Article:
Housing & Town Life

Oak Ridge was the first Manhattan Project site and became the largest of the Project communities with a population at its peak of over 75,000. The original community was designed by the architectural-engineering firm of Skidmore, Owings, and Merrill to accommodate about 12,000 people. This suburban community design adapted the gently winding streets to the contours of the ridge, preserved trees and natural areas, provided attractive home sites, and required minimal cut and fill. Single family homes were grouped into the three neighborhoods of Pine Valley, Cedar Hill, and Elm Grove, each of which featured an elementary school and essential shopping within walking distance including a drug store, dry cleaners, shoe repair, grocery store, beauty parlor and barber shop. Homes were sited with living areas oriented toward green belts, views, and individual gardens. Five home designs designated “A” through “F” according to size (thus how the houses became known as Alphabet houses), included central heat, porches, and fireplaces. Homes were assigned according to family size or, in some instances, job importance.

Construction workers lived in 16,000 rudimentary wooden hutment and barrack spaces, 13,000 dorm rooms, and 5,000 trailers which had little room and no frills. Three thousand cemesto houses, which took two hours each to build, were completed at the rate of one every thirty minutes. Children would return home to find an entire subdivision had been built while they were at school. To save time and labor in providing housing for the thousands of newcomers, prefabricated houses, complete with cabinets, plumbing, curtains, and even some furniture, were brought in by trucks, half-a-house at a time.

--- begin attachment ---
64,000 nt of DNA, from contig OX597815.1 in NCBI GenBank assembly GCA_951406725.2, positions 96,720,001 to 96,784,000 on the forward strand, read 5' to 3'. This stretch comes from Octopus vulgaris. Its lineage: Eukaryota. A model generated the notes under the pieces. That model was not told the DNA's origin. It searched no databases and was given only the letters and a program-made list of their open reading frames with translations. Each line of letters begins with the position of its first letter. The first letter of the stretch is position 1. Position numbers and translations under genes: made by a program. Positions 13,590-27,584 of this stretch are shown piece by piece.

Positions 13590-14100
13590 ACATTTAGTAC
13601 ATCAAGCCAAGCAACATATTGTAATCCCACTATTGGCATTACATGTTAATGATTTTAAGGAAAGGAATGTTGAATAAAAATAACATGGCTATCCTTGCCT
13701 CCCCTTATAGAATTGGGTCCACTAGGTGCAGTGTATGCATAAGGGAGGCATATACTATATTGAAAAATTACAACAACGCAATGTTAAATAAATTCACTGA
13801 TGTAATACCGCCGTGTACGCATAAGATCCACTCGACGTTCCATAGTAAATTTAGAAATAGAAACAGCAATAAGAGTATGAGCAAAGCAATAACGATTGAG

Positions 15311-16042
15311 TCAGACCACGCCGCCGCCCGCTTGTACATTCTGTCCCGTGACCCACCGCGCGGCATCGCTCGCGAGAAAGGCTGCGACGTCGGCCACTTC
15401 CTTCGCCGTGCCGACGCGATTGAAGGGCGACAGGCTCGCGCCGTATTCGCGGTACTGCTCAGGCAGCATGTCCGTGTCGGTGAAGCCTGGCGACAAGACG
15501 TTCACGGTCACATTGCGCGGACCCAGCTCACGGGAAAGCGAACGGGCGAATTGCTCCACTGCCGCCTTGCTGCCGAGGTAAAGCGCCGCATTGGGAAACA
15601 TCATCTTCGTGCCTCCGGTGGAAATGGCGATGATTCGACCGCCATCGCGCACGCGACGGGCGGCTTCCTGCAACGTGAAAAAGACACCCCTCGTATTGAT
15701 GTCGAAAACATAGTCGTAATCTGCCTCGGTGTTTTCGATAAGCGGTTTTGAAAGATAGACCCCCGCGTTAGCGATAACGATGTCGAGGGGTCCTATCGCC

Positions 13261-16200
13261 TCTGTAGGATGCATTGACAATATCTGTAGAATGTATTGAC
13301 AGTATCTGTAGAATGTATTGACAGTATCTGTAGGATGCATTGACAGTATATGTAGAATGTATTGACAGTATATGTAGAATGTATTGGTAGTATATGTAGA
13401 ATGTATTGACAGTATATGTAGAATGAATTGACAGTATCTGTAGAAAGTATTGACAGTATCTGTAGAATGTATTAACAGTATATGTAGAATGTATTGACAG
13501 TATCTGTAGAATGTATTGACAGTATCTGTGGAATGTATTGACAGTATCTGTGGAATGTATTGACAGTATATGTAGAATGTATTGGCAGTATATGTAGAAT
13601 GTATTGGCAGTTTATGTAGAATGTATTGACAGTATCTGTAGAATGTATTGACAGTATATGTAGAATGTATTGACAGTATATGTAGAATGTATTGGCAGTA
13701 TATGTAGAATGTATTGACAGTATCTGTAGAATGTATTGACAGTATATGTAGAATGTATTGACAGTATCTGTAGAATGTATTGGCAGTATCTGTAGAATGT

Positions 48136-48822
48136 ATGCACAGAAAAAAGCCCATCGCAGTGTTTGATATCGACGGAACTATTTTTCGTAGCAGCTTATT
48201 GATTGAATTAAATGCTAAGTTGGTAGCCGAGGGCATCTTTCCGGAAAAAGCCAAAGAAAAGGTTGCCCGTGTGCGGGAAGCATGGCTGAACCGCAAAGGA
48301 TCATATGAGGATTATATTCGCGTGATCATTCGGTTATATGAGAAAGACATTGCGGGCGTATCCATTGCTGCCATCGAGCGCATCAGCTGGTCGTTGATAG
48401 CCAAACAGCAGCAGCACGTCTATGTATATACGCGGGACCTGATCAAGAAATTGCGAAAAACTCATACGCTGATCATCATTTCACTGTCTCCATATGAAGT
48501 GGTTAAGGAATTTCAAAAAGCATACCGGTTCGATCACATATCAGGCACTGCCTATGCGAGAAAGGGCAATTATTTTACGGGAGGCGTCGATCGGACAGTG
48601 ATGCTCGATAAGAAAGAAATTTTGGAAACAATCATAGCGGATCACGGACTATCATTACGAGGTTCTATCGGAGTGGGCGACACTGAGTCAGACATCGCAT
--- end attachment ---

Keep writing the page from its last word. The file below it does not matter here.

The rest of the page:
House rent included heat, water, and electricity. A typical “B” house, with two bedrooms and one bath, rented for $35 a month. Coal was used for heating. Renters were not allowed to improve housing in any way – painting, planting, remodeling – without special permission. It was not until 1955 that citizens were allowed to own the property they had lived on.

Streets were laid out systematically. Main arteries were named after states, by alphabet, starting at the east end of town and working west. All side streets branching off a main artery bore the first letter of the state’s name. For example, all streets branching off New York Avenue began with the letter “N.”

The local hotel, the Guest House, served as a rest stop for many of the world’s leading scientists, industrial executives, and politicians after its opening in August 1943.

While food was scarce due to government allotments, fresh garden produce provided a welcome treat for the townspeople who could seldom find enough of the essentials, such as milk and flour. Facilities for dry cleaning and laundry were no more modern than the rest of the city, and long waits for service were not uncommon.

Grocery shopping was frustrating, as one store would attempt to serve 10,000 residents with only basic stock and undependable food shipments, since many suppliers often refused to ship orders to a city that was not on a map. Standing in long lines became second nature to Oak Ridgers, whether they were shopping or cashing pay checks.

Churches, schools, cafeterias, grocery stores, and drugstores were built and enlarged.